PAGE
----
Though you will see works that have radical simplicity, insistent objecthood and a look of industrial fabrication we link with Minimalism, Therrien is no neo-Minimalist. He displays clear interest in narratives, embraces the evocative component, allows the hand of the artist to show and, most visibly, employs symbols with deep collective resonances.

I have no doubt that the artist picks and creates his images/objects so that they will have the most varied and random metaphoric references. There are so many simultaneous allusions here--from pure Bauhaus truth to materials, to poetic dislocations of logic, to the wild, morphing reality in Loony Tunes--that it is a real challenge to decipher them all.

Therrien has a knack for picking and re-using an eccentric, evocative storehouse of images/shapes/objects from simple, recognizable shapes so as to transmit complex meanings in the most innocuous ways to both the art smart and the art naïve. Under the Table is a simple table and chairs set--understood, used and related to by all. Here it is simplified and enlarged so that you can walk beneath to be dwarfed by it and sheltered under it. The work made me feel small and powerless, evoking early childhood memories of having to sit at some then gargantuan table. Like much of the work here, Therrien’s beds and tables make you feel Lilliputian or like Alice after eating the wrong side of the mushroom. Playing with form and scale, making table or bed tower over or encompass our space, giving banal shapes the valence of emblems, he puts you in touch with forgotten feelings and experiences related to diminutive scale, to looking up at reality from a small stature as we do in childhood or in altered states like dreaming.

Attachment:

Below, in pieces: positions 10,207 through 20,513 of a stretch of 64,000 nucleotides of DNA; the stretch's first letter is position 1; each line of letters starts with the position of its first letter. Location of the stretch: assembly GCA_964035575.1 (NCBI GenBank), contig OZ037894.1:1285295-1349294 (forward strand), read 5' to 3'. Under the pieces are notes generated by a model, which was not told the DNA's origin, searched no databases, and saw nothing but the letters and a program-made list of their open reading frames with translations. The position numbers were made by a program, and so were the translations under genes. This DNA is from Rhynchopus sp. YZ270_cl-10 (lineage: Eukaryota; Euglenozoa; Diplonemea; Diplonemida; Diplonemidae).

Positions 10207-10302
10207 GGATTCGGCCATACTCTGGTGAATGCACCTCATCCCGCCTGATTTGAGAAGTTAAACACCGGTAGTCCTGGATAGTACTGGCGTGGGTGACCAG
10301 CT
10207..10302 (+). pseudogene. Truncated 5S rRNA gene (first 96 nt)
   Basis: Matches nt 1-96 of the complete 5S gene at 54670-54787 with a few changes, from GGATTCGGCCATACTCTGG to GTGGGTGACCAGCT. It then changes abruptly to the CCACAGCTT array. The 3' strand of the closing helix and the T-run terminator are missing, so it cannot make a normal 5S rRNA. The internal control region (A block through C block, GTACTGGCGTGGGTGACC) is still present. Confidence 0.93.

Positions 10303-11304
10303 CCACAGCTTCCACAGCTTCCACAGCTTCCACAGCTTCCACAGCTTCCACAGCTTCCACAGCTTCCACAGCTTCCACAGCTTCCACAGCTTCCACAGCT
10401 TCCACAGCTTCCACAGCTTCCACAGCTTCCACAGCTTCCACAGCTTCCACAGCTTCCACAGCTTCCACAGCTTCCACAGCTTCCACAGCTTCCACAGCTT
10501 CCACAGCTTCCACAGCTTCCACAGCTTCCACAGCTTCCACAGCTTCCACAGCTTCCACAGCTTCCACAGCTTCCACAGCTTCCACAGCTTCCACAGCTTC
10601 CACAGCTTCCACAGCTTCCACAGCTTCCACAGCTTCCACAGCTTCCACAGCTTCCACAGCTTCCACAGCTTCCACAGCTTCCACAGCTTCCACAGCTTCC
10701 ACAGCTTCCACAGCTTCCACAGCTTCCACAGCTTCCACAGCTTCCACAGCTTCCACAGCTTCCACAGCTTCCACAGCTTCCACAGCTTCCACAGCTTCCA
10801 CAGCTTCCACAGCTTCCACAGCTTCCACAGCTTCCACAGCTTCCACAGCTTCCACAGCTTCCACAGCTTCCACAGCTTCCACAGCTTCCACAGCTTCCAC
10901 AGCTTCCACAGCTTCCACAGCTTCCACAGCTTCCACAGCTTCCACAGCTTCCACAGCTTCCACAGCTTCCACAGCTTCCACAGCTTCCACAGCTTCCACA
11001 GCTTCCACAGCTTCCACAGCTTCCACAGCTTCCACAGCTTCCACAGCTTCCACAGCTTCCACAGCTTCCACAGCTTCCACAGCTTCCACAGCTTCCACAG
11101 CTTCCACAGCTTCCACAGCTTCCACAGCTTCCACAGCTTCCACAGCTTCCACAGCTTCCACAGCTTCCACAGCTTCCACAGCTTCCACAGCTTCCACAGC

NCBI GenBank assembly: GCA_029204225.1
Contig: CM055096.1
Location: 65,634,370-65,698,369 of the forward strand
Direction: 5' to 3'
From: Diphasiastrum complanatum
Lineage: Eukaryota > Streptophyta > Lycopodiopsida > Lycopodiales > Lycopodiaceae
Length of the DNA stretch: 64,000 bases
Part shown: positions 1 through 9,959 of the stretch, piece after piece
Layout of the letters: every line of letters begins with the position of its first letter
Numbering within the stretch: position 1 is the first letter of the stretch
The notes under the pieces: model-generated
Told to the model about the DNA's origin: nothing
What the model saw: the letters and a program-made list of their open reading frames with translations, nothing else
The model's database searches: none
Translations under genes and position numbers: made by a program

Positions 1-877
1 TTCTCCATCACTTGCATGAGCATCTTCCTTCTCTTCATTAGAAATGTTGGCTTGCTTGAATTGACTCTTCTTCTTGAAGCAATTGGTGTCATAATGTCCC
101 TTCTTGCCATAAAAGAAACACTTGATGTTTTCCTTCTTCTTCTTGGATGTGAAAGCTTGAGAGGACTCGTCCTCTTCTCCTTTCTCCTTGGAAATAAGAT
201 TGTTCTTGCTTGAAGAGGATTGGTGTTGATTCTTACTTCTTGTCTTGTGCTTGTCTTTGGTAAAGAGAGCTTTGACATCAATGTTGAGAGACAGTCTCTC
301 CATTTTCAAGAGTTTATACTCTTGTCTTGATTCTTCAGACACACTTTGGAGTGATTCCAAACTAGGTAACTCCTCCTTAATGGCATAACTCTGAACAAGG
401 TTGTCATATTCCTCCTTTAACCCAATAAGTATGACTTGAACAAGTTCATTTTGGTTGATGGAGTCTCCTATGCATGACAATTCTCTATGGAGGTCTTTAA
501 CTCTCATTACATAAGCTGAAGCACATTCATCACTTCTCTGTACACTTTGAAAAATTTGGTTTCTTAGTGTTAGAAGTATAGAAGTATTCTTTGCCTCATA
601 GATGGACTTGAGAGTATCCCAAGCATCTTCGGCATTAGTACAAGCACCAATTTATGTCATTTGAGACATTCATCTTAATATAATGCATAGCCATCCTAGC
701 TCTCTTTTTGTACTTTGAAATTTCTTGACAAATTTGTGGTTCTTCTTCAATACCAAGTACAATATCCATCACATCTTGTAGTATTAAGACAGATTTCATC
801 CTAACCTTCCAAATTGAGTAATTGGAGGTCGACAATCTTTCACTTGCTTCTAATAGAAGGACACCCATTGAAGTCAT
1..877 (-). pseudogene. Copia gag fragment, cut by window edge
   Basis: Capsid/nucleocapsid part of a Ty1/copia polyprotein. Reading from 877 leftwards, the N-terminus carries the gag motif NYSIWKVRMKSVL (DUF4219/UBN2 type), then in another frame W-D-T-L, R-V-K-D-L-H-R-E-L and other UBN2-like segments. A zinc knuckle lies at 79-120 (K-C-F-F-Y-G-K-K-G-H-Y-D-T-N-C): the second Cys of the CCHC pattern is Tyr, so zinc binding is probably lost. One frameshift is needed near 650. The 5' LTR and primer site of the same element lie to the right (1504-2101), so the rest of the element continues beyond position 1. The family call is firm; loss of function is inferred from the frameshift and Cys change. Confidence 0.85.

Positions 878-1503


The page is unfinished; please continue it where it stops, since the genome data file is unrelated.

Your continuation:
That said, I do not want to conclude that Therrien’s primary interest is to plumb some collective unconscious for Jungian meaning or deep analytic content about his or our childhood closets. Like the best sculptors, Therrien is above all else a driven, even anal formalist. He seems constantly aware that whatever else art does or doesn’t have to say, shape, color, spatial relationships, line, light is the stuff through which art speaks. It is the subtle and clever calibration of these building blocks registering in our bodies that make art rich.